Treaty Exits and Extensions Top Trump Adviser's Moscow Talks - NBC4 Washington
National & International News
The day’s top national and international news

Treaty Exits and Extensions Top Trump Adviser's Moscow Talks

The European Union warned Trump to assess the potential impact of abandoning a 40-year-old arms control agreement

    processing...

    NEWSLETTERS

    Under the Tucson Sun
    Andrew Harnik/AP, File
    This Sept. 10, 2018, file photo shows national security adviser John Bolton speaks at a Federalist Society luncheon at the Mayflower Hotel in Washington.

    President Donald Trump's national security adviser met in Moscow with top Russian officials Monday, less than 48 hours after Trump declared he intended to pull the United States out of a 1987 nuclear weapons treaty.

    National Security Adviser John Bolton and his Russian counterpart, Security Council chairman Nikolai Patrushev, discussed arms control agreements, Syria, Iran, North Korea and the fight against terrorism, according to the Security Council.

    During the talks, Patrushev emphasized the importance of maintaining the Intermediate-Range Nuclear Forces (INF) Treaty, the Security Council said in a statement carried by Russian news agencies.

    Trump said that Russia violated the treaty that prohibits the U.S. and Russia from possessing, producing or test-flying ground-launched nuclear cruise and ballistic missiles with a range of 500 to 5,500 kilometers (300 to 3,400 miles.)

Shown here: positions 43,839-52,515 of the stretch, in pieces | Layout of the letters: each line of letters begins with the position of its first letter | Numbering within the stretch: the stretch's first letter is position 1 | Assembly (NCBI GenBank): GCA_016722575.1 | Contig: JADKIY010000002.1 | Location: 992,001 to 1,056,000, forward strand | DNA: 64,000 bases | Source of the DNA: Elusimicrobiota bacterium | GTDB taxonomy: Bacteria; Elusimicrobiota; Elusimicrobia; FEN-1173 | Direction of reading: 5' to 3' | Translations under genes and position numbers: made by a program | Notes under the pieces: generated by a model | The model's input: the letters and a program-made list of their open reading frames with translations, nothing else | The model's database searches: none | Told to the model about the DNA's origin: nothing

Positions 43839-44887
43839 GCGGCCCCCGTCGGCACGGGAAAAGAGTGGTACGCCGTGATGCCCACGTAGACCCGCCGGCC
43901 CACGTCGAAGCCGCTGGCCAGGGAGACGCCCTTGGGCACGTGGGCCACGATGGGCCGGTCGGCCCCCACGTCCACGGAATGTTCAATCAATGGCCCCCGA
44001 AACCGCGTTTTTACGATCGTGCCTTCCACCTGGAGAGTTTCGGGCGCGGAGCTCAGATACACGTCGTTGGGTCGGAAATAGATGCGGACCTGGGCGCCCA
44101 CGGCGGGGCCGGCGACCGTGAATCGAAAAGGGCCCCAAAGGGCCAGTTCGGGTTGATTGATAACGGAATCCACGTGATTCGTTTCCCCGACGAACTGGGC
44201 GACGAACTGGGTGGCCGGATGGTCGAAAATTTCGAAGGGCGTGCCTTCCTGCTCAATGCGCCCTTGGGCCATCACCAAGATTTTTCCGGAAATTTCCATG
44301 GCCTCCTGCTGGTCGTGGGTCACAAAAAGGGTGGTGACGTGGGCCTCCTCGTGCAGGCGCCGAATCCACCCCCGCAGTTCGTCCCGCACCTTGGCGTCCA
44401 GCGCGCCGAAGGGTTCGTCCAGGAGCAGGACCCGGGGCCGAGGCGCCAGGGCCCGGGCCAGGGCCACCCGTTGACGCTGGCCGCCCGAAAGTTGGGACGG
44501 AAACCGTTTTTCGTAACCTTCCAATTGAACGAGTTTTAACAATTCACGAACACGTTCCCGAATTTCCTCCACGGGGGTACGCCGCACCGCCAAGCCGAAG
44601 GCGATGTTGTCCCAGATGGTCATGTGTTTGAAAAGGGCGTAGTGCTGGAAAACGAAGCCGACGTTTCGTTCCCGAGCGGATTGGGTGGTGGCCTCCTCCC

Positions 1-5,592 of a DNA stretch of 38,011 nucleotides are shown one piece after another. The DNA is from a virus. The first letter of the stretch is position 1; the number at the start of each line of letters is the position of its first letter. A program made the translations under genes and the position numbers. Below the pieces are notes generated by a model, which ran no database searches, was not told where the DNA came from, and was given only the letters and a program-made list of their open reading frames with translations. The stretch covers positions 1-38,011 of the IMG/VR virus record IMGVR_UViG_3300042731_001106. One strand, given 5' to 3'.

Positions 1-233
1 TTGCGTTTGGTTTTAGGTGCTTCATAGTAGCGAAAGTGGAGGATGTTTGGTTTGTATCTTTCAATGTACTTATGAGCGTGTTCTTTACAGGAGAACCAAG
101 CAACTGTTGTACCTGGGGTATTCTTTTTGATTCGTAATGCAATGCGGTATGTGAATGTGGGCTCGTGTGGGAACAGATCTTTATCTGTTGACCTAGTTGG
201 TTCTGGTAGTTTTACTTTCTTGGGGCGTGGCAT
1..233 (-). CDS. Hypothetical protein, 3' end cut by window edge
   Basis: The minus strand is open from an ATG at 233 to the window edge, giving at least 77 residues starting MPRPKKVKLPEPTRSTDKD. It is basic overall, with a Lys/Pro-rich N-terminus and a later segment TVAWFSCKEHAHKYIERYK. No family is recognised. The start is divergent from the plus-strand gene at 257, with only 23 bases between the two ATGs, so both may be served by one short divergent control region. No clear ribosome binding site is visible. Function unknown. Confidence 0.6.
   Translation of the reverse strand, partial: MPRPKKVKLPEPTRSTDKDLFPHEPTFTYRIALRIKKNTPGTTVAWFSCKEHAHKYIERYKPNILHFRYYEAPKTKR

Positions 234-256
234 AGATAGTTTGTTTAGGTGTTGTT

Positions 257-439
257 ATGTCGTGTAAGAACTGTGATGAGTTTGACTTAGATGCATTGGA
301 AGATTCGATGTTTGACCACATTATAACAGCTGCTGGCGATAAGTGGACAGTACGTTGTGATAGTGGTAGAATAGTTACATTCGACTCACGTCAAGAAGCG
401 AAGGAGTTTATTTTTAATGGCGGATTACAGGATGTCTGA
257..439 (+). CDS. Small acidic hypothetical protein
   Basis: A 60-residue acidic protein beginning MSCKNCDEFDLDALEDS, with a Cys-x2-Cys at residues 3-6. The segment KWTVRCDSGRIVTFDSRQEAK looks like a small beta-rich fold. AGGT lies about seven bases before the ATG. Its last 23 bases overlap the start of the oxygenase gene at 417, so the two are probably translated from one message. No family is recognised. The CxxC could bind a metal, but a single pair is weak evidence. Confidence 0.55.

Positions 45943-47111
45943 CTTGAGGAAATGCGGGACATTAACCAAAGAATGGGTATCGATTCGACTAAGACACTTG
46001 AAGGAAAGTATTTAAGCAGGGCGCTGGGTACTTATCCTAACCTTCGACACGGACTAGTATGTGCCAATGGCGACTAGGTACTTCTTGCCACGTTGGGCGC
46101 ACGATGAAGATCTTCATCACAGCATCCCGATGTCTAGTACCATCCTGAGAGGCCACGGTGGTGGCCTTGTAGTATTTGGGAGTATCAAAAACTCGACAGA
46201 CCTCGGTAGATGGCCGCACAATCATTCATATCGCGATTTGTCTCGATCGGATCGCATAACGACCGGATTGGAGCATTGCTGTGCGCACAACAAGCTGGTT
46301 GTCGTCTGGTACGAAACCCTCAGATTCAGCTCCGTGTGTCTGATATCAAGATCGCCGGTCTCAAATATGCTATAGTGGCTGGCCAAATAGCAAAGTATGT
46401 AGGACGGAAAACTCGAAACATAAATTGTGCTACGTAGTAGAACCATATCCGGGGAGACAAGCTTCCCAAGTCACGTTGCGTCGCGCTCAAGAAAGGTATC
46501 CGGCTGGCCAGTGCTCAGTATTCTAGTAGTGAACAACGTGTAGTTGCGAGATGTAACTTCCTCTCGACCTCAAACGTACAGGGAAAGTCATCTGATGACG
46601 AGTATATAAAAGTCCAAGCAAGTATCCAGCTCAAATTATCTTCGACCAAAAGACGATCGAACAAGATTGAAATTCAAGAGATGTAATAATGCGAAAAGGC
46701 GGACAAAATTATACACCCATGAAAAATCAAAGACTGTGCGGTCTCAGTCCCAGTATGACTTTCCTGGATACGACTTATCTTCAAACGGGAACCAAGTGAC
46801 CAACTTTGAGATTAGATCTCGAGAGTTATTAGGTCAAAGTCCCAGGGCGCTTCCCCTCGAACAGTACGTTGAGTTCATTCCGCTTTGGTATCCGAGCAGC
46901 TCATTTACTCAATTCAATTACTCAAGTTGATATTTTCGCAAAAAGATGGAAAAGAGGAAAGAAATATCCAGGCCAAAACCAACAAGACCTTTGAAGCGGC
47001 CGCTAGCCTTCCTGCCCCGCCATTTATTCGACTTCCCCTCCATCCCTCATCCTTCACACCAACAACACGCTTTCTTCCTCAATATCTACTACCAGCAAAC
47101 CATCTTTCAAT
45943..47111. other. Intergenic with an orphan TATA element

Trump Denies Bombshell Russia Reports From NYT, Post

    [NATL] Trump Denies Bombshell Russia Reports From NYT, Washington Post

    President Donald Trump responded to accusations of Russian collusion in two separate bombshell reports from the New York Times and the Washington Post. Trump denied that he fired former FBI Director James Comey to advance Russian interests and a Post report that he hid conversations he had with Vladimir Putin.

    (Published Monday, Jan. 14, 2019)

    He warned Saturday that the U.S. will begin developing such weapons unless Russia and China agree not to possess or develop them. China wasn't a party to the pact that was signed in 1987 by U.S. President Ronald Reagan and Soviet leader Mikhail Gorbachev.

    "Russia has not adhered to the agreement," Trump said Monday. "We have more money than anybody else by far, we'll build it up until they come to their senses."

    "I'm terminating the agreement because they violated the agreement," Trump said, adding that his action was "a threat to whoever you want, and it includes China, and it includes Russia and it includes anybody else that wants to play that game."

    Bolton noted in an interview with the Russian business daily Kommersant that the U.S. was concerned both with Russia's violation of the pact and China's intermediate-range missile capabilities. He also added that it would be unrealistic to expect Beijing to accept any limits.

    In Monday's talks with Bolton, Patrushev reaffirmed Russia's "readiness for joint work to consider mutual complaints regarding the treaty's implementation," the Security Council said.

    "It was underlined that its abrogation would deal a serious blow to the entire international system of nuclear non-proliferation and arms control," the council's statement said.

    Judge Blocks Trump Birth Control Coverage Rules in 13 States

    [NATL-PHI] Judge Blocks Trump Birth Control Coverage Rules in Delaware, Other States

    A Trump Administration rule that would allow more employers to opt out of covering birth control from women will not take effect on Monday as scheduled. The rules would let employers claim exemption for religious or moral reasons. Delaware is one of the 13 states that sued to have the rule stopped.